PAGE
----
The sledges are gradually getting lighter. We are strong and our equipment is working well. Things must continue like this and we'll soon be at the Pole!

Best regards,'

Mike

 

 

 

DAY 33: MIKE FALLS IN THE WATER!
Thu, 23 Feb 2006 // 17:21

Quote of the Day:
'The ice started splitting, the crack between my legs was getting wider and wider and then I fell in...'

DATA LOG
Latest position: N8417'41' E10249'09'
Distance to go: 637km
Temperature: -15C (without windchill)

Mike called earlier than usual today from campsite: 'We didn't stop early because of the wind. We were forced to stop because I fell in the water - not once, but twice!!! We left the tent early this morning and walked a half hour in very strong northwesterly winds. As we expected these strong winds are breaking the ice and many openings are appearing. The snow is flying in all directions and the visibility is so bad that you cannot even see the front of your skis.

The first lead we came across, my foot broke through the ice. I quickly corrected myself but my foot was wet. We had no choice but to pitch the tent and get the cooker alight to dry out my shoe before I froze my toes. This held us back this morning but as soon as my shoe was dry and I had changed my sock we decided to get going again. I was fine.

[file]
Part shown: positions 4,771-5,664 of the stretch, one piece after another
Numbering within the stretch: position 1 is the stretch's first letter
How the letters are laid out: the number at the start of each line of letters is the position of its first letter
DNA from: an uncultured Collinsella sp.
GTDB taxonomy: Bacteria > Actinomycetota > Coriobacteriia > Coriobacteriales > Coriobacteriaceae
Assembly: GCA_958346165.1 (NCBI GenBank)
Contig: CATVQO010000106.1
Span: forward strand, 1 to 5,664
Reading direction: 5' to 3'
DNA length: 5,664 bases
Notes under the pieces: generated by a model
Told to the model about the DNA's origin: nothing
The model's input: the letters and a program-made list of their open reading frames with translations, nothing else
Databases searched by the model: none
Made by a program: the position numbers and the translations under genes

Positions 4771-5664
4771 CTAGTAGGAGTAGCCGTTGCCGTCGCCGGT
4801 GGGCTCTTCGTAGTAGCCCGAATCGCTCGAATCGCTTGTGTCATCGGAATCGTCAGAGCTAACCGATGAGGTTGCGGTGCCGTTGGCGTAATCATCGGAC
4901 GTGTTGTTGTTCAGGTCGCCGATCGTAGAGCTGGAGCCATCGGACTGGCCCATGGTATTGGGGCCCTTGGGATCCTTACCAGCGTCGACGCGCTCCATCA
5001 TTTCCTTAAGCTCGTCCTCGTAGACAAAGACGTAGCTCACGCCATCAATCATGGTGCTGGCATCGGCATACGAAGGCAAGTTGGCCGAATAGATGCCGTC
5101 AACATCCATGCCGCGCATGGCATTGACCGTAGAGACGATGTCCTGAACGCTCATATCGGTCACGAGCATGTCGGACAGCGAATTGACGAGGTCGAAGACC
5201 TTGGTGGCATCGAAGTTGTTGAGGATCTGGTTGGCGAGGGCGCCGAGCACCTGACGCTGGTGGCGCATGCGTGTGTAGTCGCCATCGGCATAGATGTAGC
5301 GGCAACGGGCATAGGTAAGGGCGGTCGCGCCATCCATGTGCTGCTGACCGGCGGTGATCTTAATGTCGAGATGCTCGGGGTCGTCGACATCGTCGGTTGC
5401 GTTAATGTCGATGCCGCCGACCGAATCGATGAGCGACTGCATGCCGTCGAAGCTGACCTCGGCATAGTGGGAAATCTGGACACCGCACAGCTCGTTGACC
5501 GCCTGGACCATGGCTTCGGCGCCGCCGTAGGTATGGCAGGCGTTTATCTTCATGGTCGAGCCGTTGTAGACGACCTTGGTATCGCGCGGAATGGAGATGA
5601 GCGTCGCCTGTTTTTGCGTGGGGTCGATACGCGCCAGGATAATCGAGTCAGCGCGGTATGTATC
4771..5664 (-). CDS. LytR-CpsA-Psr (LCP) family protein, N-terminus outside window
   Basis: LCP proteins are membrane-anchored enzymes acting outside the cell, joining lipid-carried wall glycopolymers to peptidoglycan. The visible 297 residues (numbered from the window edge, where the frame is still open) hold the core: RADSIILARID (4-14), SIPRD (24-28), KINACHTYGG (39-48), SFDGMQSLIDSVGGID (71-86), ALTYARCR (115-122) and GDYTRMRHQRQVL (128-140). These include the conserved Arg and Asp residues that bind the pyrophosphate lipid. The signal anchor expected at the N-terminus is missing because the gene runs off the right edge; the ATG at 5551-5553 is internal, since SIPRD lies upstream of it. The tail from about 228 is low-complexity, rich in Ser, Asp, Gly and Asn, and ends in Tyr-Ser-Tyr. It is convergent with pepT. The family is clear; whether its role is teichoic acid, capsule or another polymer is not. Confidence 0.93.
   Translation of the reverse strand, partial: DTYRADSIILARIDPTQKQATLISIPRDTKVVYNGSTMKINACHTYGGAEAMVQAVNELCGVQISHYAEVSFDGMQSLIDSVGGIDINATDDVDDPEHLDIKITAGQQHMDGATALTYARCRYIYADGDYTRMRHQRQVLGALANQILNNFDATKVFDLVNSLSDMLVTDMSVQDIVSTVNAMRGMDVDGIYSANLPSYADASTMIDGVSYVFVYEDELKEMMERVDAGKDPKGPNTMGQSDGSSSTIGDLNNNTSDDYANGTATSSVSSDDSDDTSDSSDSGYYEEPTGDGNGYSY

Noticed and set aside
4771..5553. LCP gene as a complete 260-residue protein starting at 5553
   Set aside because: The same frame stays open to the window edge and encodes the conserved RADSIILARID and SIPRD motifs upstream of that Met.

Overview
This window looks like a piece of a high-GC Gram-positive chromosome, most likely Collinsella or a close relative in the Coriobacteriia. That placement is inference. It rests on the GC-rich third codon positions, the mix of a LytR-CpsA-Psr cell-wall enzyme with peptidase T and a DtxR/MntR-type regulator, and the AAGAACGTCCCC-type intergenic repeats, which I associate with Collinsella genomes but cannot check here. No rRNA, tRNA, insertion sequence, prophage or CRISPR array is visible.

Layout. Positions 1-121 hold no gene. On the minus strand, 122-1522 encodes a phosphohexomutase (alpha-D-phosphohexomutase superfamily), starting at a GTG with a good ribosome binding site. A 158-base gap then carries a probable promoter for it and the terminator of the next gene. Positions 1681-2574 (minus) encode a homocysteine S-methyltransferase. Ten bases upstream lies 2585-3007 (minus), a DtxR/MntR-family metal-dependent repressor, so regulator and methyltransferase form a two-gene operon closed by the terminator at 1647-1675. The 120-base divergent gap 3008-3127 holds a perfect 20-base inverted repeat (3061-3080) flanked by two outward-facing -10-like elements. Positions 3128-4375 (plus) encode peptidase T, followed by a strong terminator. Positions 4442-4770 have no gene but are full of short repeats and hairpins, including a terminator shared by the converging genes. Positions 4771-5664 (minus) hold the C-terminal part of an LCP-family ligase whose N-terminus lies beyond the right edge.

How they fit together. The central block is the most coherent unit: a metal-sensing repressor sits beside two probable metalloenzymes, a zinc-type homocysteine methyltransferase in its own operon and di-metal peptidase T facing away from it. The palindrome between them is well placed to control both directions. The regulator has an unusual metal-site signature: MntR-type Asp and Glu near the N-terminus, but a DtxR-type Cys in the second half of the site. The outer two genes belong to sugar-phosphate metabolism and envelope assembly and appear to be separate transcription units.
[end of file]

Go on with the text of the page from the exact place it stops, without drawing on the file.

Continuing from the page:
We walked 11 - 12 kms and came across another lead. This time Borge had found a nice passage to cross or at least this is what we thought! He walked first with no problem and then it was my turn. The ice was fine but when I took my next step and I saw the ice start cracking underneath me. The ice started splitting and this time I was unable to correct myself. The crack between my legs was getting wider and wider and then I fell in. I fell in the water up to my waist and managed to pull myself out by getting a grip on the ice edge. I immediately rolled myself in the snow. The snow sticks to my clothing and has the effect of soaking up the water, which then immediately freezes and I can brush off. This takes away a large proportion of the outside moisture but does not help for the moisture in my underwear. Borge, in the meantime was already pitching the tent. This time we had a big drying job to do!